[Photos by Raph_PH/Jack White; Luiz Alberto Fiebig Junior (tatu)/Brett Anderson]

Welcome to Alternative Press’ 10 best punk vocalists of the ‘00s. When we counted down that decade’s finest punk guitarists, we noted that the beginning of the new century was a turning point. The ‘90s began with Nirvana breaking down the door for punk-influenced alternative acts to become the mainstream music of the decade, peaked with Green Day cementing punk’s graduation to a significant commercial force and ended with Britney Spears and *NSYNC dominant. It was as if neither “Smells Like Teen Spirit” nor “Basket Case” happened.

Read more: Doll Skin unleash their rage with latest single “Eat Shit”—listen

The rock-oriented sound of the new millennium initially appeared to be nü metal—the ones who gave you wedgies in the high school locker room with seven-string guitars, backward baseball caps and a mishmash of Helmet’s downtuned riff-rock and hiphop. This was most decidedly not punk, much less rock ‘n’ roll. Then NYC’s Strokes came along, creating a commercial market for acts who crossbred ‘77 punk with ‘66 garage aesthetics. Radio and MTV were now safe for the White Stripes, the Hives and several other exciting bands with fuzzboxes and copies of Rhino’s Nuggets box set. There was also a new wave of pop punk—basically Green Day’s progeny: blink182, Sum 41, Good Charlotte.

Ignoring what was happening on radio or MTV that was interesting, there was plenty of basic punk out there in the guise of the gonzo post-Detroit Riverboat Gamblers. And Scandinavia was belching forth any number of punk bands trading in vintage hard-rock dynamics. Take your pick—the Hellacopters, Backyard Babies, Turbonegro, etc. Anyone who believed that punk had died in the age of Bush was ignorant, unobservant, unaware or self-delusional. Or some combination of all the above. These 10 punk singers of the ‘00s proved the music and culture were hardly dead.

Please enjoy our custom Spotify playlist, Alternative Press Presents The 10 Best Punk Vocalists Of The ‘00s, as you read.

Jack White

CLAIM TO FAME: The White Stripes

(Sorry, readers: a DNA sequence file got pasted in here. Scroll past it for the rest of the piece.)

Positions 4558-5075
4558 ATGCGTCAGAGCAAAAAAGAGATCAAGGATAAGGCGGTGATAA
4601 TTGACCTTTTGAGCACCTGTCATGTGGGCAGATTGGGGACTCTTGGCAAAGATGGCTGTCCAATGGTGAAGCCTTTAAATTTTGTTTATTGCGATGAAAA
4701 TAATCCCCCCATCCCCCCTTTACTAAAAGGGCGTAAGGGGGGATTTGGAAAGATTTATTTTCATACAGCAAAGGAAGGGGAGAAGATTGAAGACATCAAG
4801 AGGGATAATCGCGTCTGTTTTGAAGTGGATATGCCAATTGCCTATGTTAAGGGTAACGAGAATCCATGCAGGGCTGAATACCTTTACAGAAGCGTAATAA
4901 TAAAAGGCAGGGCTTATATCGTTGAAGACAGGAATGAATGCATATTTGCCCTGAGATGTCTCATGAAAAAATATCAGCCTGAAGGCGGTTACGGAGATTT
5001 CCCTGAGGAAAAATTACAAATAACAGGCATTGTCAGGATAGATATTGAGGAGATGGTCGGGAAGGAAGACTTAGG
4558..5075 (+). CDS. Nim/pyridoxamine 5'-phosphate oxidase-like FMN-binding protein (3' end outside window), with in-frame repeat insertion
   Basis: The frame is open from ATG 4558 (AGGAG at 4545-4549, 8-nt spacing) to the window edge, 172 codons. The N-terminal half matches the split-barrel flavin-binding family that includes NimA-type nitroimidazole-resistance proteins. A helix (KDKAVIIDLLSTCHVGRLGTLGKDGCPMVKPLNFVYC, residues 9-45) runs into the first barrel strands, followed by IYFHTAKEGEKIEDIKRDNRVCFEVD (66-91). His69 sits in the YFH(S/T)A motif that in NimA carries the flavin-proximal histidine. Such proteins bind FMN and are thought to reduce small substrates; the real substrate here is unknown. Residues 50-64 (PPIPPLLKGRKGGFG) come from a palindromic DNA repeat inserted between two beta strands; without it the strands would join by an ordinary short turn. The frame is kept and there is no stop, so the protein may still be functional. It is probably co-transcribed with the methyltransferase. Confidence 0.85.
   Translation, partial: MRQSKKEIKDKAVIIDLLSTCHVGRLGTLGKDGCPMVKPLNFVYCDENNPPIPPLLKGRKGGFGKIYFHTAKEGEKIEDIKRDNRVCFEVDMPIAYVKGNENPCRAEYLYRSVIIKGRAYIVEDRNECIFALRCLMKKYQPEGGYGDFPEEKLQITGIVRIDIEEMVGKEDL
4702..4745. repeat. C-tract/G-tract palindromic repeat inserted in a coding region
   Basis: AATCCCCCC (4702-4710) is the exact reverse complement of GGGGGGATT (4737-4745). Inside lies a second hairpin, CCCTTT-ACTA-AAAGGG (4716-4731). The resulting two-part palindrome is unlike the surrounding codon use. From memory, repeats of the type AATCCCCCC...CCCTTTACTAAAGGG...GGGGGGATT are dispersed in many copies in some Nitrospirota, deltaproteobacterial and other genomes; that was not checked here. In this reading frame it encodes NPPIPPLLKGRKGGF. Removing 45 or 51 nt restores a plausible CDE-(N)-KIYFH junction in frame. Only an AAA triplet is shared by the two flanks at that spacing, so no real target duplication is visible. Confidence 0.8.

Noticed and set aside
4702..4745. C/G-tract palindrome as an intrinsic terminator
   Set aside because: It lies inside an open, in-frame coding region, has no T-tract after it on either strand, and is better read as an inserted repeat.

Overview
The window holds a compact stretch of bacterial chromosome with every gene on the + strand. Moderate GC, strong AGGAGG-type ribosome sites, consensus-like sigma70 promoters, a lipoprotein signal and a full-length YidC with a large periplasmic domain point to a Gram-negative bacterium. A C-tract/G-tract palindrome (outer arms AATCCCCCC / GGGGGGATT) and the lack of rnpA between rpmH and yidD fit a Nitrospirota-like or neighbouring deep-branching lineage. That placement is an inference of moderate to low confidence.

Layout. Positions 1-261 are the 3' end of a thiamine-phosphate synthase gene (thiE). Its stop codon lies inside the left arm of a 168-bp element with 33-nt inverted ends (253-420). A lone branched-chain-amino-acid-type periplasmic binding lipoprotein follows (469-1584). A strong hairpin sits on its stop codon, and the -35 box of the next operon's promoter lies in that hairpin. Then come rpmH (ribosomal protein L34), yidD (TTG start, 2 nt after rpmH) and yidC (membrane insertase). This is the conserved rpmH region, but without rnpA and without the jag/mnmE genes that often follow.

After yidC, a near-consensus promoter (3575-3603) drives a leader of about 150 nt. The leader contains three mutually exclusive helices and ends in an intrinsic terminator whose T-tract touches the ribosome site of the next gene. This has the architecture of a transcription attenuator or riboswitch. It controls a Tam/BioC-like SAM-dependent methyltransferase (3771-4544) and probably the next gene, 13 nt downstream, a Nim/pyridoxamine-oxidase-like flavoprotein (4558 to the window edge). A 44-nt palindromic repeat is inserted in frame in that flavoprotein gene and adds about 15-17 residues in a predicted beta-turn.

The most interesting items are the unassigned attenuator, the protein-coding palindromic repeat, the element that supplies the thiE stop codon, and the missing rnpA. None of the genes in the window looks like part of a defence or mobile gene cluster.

SIGNATURE MOVE: Possibly the most crucial of the bands that walked into the space cleared on the Billboard Hot 100 by the Strokes for garage punk was Detroit’s White Stripes. It’s understandable, given how much more creative and dazzling the duo of Jack and Meg White was next to the rich-kid Velvet-isms of Julian Casablancas and crew. Only Jack’s wailing Robert Plant-ish tenor could’ve topped the fervid mix of Chess Records blues, ‘60s fuzzbox rock, Motor City protopunk and Led Zeppelin powering such White Stripes hits as “Fell In Love With A Girl” and “Seven Nation Army.” It was an essential ingredient.

BEST HEARD ON: White Blood Cells

Pete Doherty and Carl Barât

CLAIM TO FAME: The Libertines



SIGNATURE MOVE:
Even England’s answer to the Strokes, the Libertines, was an improvement. It’s probably because they were really the U.K.’s long-delayed reaction to the Replacements: highly literate, heart-on-sleeve songwriting, a bruised romanticism and tangy guitar rock. Pete Doherty’s wastrel charisma mixing with Carl Barât’s heavy-lidded charm was integral to the Libs’ appeal. It powered their odes to Albion—their mythic, romantic vision of Britain—such as “Time For Heroes,” “Up The Bracket” and “Can’t Stand Me Now.” Their vocal stylings were long on magic, if short on range. They were certainly a fundamental factor in selling guitars to ‘00s British youth.

BEST HEARD ON: Up The Bracket

Howlin’ Pelle Almqvist

CLAIM TO FAME: The Hives



SIGNATURE MOVE:
Scandinavia, in the ‘00s, became the new rock ‘n’ roll capital of the universe. Lay the blame at the feet of a wave of bands who combined classic punk influences, garage aesthetics and stadium-rock dynamics—everyone from Norway’s Turbonegro to Sweden’s Backyard Babies. The least metallic of the bunch was fellow Swedes the Hives. They were as garage as a semitruck loaded with scratched-up Kinks and Sonics 45s. Frontman Howlin’ Pelle Almqvist’s Jagger-esque phrasing and scratchy pipes, alongside his hilariously arrogant stage persona, did a lot toward selling them to the world. It was a big reason for such tracks as “Hate To Say I Told You So” becoming massive hits.

BEST HEARD ON: Your New Favourite Band

Mike Wiebe

CLAIM TO FAME: The Riverboat Gamblers